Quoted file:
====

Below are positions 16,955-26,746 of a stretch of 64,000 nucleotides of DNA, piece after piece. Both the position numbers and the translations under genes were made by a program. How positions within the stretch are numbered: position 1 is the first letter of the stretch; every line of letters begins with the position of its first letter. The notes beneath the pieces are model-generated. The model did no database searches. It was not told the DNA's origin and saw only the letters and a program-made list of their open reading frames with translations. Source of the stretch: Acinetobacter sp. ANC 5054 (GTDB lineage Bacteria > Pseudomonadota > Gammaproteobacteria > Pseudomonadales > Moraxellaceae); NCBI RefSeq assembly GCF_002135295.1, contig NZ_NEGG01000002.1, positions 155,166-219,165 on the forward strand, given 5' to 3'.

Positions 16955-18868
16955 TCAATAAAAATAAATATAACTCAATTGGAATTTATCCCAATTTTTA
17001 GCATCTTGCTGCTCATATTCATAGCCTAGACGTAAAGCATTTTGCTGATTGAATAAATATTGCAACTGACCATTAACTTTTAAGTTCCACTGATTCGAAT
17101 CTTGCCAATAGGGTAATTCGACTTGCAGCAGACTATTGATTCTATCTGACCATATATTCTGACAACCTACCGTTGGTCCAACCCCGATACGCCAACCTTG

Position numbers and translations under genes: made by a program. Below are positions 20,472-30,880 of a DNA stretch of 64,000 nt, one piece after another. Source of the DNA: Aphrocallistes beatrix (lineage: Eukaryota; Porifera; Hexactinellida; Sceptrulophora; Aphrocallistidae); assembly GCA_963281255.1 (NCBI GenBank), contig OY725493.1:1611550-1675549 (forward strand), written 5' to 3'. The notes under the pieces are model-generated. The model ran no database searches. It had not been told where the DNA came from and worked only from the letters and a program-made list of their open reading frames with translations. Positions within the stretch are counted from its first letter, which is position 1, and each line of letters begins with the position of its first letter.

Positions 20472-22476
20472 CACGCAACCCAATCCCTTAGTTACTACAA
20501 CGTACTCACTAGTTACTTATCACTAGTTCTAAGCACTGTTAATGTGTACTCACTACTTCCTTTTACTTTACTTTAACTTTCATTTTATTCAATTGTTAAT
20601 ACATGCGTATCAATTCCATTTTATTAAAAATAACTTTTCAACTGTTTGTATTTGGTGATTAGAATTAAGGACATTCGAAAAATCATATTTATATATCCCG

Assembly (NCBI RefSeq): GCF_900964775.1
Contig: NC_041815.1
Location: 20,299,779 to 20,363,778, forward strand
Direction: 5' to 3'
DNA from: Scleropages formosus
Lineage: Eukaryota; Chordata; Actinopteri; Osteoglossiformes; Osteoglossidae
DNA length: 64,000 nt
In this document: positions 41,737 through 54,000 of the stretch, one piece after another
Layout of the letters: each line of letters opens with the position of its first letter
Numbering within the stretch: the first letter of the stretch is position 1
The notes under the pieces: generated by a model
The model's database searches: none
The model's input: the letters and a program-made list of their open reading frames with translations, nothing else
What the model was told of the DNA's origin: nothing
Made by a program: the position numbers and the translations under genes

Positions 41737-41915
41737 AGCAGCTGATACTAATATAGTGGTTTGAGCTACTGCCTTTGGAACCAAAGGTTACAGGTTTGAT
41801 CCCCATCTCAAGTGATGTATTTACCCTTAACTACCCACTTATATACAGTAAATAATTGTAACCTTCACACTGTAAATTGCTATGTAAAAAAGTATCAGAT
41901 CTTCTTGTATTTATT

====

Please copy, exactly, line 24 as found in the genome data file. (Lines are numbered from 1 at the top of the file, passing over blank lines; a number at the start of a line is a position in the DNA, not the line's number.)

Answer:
What the model was told of the DNA's origin: nothing